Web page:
The Israel Defense Forces' 20th Chief of Staff Benny Gantz
on Monday received the rank of lieutenant-general from Prime Minister Benjamin Netanyahu
and Defense Minister Ehud Barak
during a special ceremony at the Prime Minister's Office in Jerusalem.
The new chief of staff said in his speech, "I, the son of the Jewish people's chain of generations, am being appointed the supreme commander of the IDF's soldiers. Leaning on my vast experience and my faith in my operational abilities, I assume the command of the IDF."
He thanked outgoing Chief of Staff Gabi Ashkenazi.
"In your own way and with great success, you advanced the building of the IDF's strength in the face of the future's challenges and commanded the IDF with determination in the face of massive and challenging operational challenges, both open and secret.
"You are handing me and the IDF commanders a strong, determined, disciplined, professional and alert army for continued development and nurturing."
He thanked the prime minister and defense minister for "their faith in me" and said it was his privilege to assume "this important mission of commanding the IDF. This is an exciting day for me. This is an exciting day for the IDF and the State of Israel."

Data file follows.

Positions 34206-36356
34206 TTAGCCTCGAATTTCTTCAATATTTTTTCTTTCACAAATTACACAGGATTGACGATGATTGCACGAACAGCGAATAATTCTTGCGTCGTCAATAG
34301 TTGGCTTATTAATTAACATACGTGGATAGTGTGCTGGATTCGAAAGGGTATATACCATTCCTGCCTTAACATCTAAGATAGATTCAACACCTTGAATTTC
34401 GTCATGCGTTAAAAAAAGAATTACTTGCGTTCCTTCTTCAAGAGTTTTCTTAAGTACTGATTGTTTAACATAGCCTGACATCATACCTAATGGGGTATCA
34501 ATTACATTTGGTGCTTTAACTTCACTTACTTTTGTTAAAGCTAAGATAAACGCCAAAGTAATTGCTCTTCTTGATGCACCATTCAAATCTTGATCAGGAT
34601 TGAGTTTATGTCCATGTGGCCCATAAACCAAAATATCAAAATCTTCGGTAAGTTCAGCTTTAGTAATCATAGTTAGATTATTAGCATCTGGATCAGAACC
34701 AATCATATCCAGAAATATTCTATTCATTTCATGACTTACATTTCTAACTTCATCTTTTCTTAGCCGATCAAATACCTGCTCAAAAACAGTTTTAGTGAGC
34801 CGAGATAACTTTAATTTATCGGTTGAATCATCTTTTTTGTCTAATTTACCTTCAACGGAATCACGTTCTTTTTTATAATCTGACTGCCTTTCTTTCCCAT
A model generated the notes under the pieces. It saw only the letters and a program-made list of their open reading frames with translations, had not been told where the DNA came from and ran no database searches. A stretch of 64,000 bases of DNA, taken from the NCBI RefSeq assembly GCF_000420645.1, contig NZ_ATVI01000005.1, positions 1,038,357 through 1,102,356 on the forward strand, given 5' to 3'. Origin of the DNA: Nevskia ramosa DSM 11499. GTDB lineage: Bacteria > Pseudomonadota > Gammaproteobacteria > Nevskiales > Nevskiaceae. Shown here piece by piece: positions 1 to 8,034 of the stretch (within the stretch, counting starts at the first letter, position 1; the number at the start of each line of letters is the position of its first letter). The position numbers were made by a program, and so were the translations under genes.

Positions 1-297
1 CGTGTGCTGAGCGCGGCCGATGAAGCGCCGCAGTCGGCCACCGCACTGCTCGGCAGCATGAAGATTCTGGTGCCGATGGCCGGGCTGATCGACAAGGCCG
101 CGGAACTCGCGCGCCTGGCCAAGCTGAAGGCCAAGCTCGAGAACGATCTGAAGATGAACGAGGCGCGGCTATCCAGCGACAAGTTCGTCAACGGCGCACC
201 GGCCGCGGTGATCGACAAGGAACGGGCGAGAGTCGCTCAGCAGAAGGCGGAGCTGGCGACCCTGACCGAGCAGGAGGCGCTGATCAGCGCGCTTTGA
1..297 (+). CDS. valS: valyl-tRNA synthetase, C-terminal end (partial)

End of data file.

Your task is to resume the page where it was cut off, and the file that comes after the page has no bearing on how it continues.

Netanyahu, Gantz and Barak (Photo: Gil Yohanan)
Addressing the failed appointment
of Yoav Galant as the IDF chief, Gantz said: "I would like to thank Major-General Yoav Galant for his long and dedicated service in the IDF and for the State of Israel. Yoav and I have spoken and I believe we will be able to work together for the future as much as it takes."
Gantz concluded by saying, "More than anything, I am accompanied today by the memory of all of the IDF's fallen soldiers. My friends who fell and their family members, (kidnapped soldier) Gilad Shalit and all the missing soldiers, whose return we seek."
The first to speak at the ceremony was outgoing Chief of Staff Ashkenazi, who thanked everyone except Defense Minister Barak.
"My work was inspired by the statements of the late (Prime Minister) Yitzhak Rabin,
who said that a state cannot be built though headlines and TV appearances. A state is built through small, daily acts," he said.
"We didn't build the IDF, but we tried to rebuild the trust of the compulsory and reserve soldiers in the system, their pride and feeling of capability, and as important – the people of Israel's faith in their army. We established the power of deterrence and the training routine, the firing ability and the equipment storerooms."
Addressing the army's activity in the past four years, Ashkenazi said: "Together we all took part in a war which changed its look, a war which turns the home front into the front and the residents into fighters. Together we conducted a persistent war against all the messengers and senders of the axis of evil, which sought to smear the IDF.